If there’s one thing the Lothians have regarding cycling, it’s plenty of routes no matter what you’re looking for. It’s perhaps not so common for cyclists to search out hills, but there is a band, not unlike hillwalkers, that see the benefit both physically and mentally in taking on the behemoths and ascending the heights.
So for those people I have painstakingly chosen my favourite hills from each of the Lothians. It’s not quite Munro bagging, and we’re 280 short of a real target amount, but ride up these and you’ll have experienced every type of hill the Lothians can produce.
Midlothian – Soutra
It’s not pretty, and being on the main A68 road, this isn’t a particularly pleasant hill to climb, but it’s one to tick off, feeling like you’re crossing a major barrier to the south. Either direction is hard going, though heading north to south is a slightly shorter climb, and less steep. And with large swinging corners designed for fast passage by car this is a fairly steady slog to the top.
The huge windfarm at the top is another hint to the trouble you might have here, with head and sidewinds battering you, and at times making descending as much toil as the climb.
A more pleasant ride on the north side is to break off onto the B6368, but that doesn’t go over the top of the hill, and that’s defeating the purpose really isn’t it?
But if you really do want to get away from the traffic and don’t mind getting your tyres muddy, Midlothian also hosts the Pentland Hills, with lots of routes criss-crossing, and easy riding access from Edinburgh.
West Lothian – Cairnpapple
Not perhaps the biggest of hills that can be tackled, but Cairnpapple, near Bathgate, is short and sharp, with a pay-off that is worth any of the effort expended.
Tackled from any direction the roads are narrow country affairs, with high hedges around the Beecraigs Park giving a real sense of being ‘away from it all’. Tackle this on a sunny summer’s day and I would challenge anyone not to fall in love with riding out in the country.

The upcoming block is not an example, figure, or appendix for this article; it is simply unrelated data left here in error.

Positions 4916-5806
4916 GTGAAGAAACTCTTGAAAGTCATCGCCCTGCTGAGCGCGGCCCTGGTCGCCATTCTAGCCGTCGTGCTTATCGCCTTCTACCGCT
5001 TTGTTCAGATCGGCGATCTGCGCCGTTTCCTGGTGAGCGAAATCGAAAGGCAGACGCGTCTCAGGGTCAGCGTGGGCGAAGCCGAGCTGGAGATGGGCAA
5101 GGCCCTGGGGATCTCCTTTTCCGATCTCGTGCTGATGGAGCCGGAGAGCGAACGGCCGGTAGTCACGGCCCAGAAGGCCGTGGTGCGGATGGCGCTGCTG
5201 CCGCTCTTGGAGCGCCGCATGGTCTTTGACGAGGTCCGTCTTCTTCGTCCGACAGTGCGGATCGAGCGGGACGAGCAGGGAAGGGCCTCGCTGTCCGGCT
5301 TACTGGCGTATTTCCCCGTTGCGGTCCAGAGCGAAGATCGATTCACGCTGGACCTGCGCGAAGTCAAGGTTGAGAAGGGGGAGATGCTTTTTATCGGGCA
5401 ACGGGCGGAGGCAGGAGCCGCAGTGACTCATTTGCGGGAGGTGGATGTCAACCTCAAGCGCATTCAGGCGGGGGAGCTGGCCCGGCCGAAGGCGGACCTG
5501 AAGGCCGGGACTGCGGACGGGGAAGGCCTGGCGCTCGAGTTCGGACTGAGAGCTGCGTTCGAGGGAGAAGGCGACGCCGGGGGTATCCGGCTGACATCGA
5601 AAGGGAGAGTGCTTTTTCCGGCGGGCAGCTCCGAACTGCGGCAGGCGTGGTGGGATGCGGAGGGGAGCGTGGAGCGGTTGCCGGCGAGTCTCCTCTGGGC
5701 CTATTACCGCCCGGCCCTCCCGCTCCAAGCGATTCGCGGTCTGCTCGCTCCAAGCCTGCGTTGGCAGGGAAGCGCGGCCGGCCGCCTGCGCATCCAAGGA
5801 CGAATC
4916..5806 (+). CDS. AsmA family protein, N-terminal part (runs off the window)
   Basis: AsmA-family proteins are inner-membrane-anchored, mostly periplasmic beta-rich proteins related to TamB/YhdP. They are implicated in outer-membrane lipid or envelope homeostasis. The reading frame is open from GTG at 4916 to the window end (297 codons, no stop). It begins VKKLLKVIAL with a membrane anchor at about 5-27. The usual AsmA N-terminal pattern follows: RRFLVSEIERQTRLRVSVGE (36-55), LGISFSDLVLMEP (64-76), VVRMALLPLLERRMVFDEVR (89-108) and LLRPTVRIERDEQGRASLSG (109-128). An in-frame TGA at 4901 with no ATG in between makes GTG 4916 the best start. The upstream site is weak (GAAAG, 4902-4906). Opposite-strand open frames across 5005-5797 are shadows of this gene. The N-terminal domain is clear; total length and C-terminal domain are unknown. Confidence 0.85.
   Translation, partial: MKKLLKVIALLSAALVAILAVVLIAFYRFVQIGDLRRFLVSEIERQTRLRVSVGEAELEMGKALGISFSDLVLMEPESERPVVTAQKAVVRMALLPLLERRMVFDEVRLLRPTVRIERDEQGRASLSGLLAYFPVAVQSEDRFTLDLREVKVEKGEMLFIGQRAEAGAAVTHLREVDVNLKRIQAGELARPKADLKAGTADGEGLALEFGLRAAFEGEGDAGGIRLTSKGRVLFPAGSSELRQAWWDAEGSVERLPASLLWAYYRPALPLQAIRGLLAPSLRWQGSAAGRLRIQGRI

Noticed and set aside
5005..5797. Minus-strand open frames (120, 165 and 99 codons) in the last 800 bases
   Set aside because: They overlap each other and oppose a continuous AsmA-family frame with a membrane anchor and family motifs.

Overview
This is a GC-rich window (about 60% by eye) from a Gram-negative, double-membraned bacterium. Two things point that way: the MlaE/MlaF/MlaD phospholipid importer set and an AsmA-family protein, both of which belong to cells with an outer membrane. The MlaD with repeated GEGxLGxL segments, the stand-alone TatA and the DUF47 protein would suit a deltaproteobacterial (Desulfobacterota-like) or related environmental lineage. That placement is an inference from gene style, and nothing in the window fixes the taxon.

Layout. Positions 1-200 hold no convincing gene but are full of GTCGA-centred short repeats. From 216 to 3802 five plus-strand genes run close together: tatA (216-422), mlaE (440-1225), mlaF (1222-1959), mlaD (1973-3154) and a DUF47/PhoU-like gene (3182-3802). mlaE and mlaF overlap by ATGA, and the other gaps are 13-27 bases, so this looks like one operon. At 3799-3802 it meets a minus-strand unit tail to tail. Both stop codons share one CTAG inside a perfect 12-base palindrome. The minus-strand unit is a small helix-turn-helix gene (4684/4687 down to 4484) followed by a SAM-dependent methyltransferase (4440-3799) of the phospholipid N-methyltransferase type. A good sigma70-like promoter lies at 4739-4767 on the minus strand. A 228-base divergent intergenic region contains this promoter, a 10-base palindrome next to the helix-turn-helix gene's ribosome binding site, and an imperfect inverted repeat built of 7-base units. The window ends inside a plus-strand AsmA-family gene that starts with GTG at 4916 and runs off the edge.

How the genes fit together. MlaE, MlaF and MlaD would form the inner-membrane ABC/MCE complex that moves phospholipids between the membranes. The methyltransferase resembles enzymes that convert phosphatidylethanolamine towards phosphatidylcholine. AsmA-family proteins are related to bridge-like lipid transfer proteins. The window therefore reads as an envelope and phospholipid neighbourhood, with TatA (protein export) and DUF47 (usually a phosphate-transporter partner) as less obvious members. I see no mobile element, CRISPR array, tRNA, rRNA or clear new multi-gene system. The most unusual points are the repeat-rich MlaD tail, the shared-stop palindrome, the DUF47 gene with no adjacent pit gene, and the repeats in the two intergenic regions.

That is, of course, as long as they can handle sudden steep changes in elevation. The hills are never really long, allowing you to build up a head of steam in preparation, but you should be ready for lung-busting the closer you get to the modest summit. Once there you’ll find an ancient cairn, used as a burial chamber, past a fence where you can chain up your bike. And the views are simply breathtaking. On a clear day allÂ the way to Glasgow in the west, and Berwick Law visible to the east.
East Lothian – Redstone Rigg
The only hill in the list I’ve not ridden, though that will be rectified in February. The annual Tour of East Lothian audax ride takes in Redstone Rigg in the middle of 100km, and having driven up the hill many times I’m pretty sure I know what is in store.
It’s a hill with a pretty gentle start from the north, but which gradually ramps up. Once on high the route becomes an up-and-down rollercoaster, turning before the Whiteadder Reservoir, past an ancient fort. With hopefully enough wherewithall left to enjoy the view. And avoid any stray sheep.
Edinburgh – Arthur’s Seat
It’s hard to ignore Arthur’s Seat in Edinburgh. Okay, so it’s not quite on the scale of Table Mountain, but not many cities in the world can boast such a large lump of rock right in the middle. And riding up this hill is so popular there was, until recently, an unofficial time trial, complete with a website on which to register your time. Someone even did it by unicycle.
Every year the hill hosts the New Year triathlon, running and riding around the Queen’s Road. But you can do it any time. The road up is narrow, and can be a pain if a car appears behind you, so sometimes the best time to tackle it is on a Sunday, when the high road is closed to motor vehicles. The climb itself is only a little over a mile, but with an average gradient of around 1 in 9, and the hill getting steeper as it goes up, this will test your legs, heart, lungs and mind. And just as you get past the steepest bit the hill opens out and the wind will catch you.
Unforgiving in the extreme.
A lot of people may, justifiably, be wondering why on earth you would want to put yourself through a punishing climb on a bike, voluntarily. No matter the panoramic view or sense of achievement, it’s damned hard work. And while for me these ARE enough to make me want to go upwards, there’s one other thing above all else. The thing that thrills more than anything, that pumps the blood even faster than the climbing effort.
The descent. What goes up…